Woman takes Flight

~ Epoch Times, written by Vince Hollywood ~

"The Woman in White," Andrew Lloyd Weber's new musical, has opened on Broadway at the Marquis Theatre. It is a mystery, drama, and love story about sisters with a common love interest, who are also victims of gross greed and deception. An art teacher is forewarned of a death by a trainsman while on his way to a teaching appointment. His two pupils are sisters who form a love triangle with him, a relationship especially important when one of them falls prey to an evil husband.

For theater-lovers, there are several reasons for which I recommend going to the Marquis—the set, the mature characters in a strong story, and, importantly, the star herself, Maria Friedman.

The musical has been overshadowed by the health of its star, Maria Friedman, who portrays Marian Halcombe, the plain sister. Days into the preview performances, Ms. Friedman was diagnosed with breast cancer. Out for several days to have a biopsy operation, Friedman returned for opening night. A primary difference between film and live theater is that only the latter has a true relationship between the actors and audience during the performance. In such a situation as this, the outpouring of love and support from the audience is palpable and Friedman, presented with roses by Andrew Lloyd Weber himself, said simply, "The show simply had to go on." A true theater audience lives for such moments when they can let a star know how much the performance is appreciated in the face of adversity.

The look of "The Woman in White" will be much discussed because of the computer generated scenery, created by a collaboration of Mesmer, Richard Kenyon, and William Dudley. Two turntables fill the stage, one within the other. The larger outer turntable has arc-shaped wall segments which move and open and close together. The standard stage curtain is replaced by two of these panels when they close forward. More importantly, the scenery is almost entirely projected on to these large moving walls. Door openings in the walls are matched perfectly to the doors in the computer images. Perspective view changes to give one a sense of movement through the set, a sense that may be new to older adults, but common for any child who plays computer games. It is at once a marriage of a classic simple Shakespearean set and modern technology due to its ability to deliver a variety of complex backgrounds with a minimum of stage assistance and no storage. The set is heralded in the beginning with the appearance of an old spinning moving picture cylinder that grows to engulf the curtain walls.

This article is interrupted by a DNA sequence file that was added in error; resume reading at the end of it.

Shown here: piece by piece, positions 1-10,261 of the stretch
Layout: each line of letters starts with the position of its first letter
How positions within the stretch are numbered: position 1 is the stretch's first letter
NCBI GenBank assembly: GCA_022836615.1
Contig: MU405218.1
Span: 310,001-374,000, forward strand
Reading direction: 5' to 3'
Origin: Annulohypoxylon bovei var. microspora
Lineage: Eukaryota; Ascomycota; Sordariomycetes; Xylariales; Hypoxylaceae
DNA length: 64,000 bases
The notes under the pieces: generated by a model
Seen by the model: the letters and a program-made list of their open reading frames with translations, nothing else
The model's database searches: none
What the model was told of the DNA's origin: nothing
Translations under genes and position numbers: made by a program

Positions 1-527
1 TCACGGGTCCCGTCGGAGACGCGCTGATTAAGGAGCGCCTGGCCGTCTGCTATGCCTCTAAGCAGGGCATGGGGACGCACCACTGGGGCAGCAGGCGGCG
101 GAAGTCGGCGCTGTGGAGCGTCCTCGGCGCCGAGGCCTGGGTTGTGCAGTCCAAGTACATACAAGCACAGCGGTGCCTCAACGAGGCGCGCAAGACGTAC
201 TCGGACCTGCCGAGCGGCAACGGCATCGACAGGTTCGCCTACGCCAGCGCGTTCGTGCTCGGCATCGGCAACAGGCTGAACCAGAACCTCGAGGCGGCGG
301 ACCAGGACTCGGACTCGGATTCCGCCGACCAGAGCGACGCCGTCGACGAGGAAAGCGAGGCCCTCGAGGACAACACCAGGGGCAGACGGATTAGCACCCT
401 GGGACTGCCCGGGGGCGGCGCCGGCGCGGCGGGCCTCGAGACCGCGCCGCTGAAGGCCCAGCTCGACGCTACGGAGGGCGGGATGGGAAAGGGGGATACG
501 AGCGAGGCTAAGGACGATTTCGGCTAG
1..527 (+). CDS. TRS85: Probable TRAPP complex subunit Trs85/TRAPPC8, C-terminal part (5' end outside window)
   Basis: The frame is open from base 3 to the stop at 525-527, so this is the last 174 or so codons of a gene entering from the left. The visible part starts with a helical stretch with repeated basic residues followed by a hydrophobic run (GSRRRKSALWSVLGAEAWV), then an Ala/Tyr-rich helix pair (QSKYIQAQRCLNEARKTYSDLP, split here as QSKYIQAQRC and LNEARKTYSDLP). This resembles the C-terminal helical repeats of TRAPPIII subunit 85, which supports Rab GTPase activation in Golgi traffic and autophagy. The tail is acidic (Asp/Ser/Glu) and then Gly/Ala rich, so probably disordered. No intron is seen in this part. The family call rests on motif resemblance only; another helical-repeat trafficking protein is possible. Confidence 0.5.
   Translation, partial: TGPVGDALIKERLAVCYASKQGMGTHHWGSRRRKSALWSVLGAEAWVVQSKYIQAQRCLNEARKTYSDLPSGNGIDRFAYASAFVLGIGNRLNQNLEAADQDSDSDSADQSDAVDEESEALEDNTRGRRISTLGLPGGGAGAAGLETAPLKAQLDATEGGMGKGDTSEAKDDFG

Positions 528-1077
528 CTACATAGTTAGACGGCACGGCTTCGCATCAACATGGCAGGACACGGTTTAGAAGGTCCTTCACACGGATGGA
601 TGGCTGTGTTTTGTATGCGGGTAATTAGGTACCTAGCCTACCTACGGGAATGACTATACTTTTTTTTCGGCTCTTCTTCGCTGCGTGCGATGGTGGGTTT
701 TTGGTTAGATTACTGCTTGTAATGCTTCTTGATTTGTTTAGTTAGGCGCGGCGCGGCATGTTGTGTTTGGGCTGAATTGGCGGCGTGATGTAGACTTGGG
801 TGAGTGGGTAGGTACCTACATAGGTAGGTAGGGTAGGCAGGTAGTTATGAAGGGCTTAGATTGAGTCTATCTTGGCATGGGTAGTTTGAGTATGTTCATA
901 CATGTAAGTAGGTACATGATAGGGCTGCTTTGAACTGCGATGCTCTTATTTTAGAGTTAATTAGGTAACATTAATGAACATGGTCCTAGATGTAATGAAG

The story is noteworthy for being a woman's tale, from a woman's perspective. (Yes, women tend to tell stories differently from their male counterparts.) The book by Charlotte Jones (who has adapted Wilkie Collins' Victorian novel) has not one leading lady, but a cluster of women who love and support one another. Marian's song, "All for Laura," expresses her deep devotion to her sister. Even though there is a hero, he is there to help the women in their plights more than to command the show himself. Hero aside, most of the other male characters are extraordinarily self-serving. The estrogenicity of the plot simply makes our support of Friedman in her real-life circumstances that much stronger.

Although we are set up for simple monolithic characters from the utterances of their names—Hartright, Fairlie, Fosco—they prove more complex as the drama advances. Scheming Count Fosco, the evil husband's sidekick, seems in the occasional moment to protect the women.

With music by Andrew Lloyd Weber and lyrics by David Zippel, each actor has his or her moment to shine on stage, musically and otherwise. Maria Friedman has the showstopper, "All for Laura." She adds tremendous, heartfelt strength to her role. The otherwise attractive Michael Ball, dressed as Count Fosco in a fat suit, delivers the very intentionally overacted giggler, "You Can Get Away With Anything." Adam Brazier as Walter Hartright has his lilting "Evermore Without You." Even Walter Charles as the frail Mr. Fairlie has a patter song, "I Hope You'll Like It Here."

There is enough ripeness of character, humor, ingenious set design, and varied musical nuance to keep most audiences pleased.

Thanks to Doris for finding and sharing

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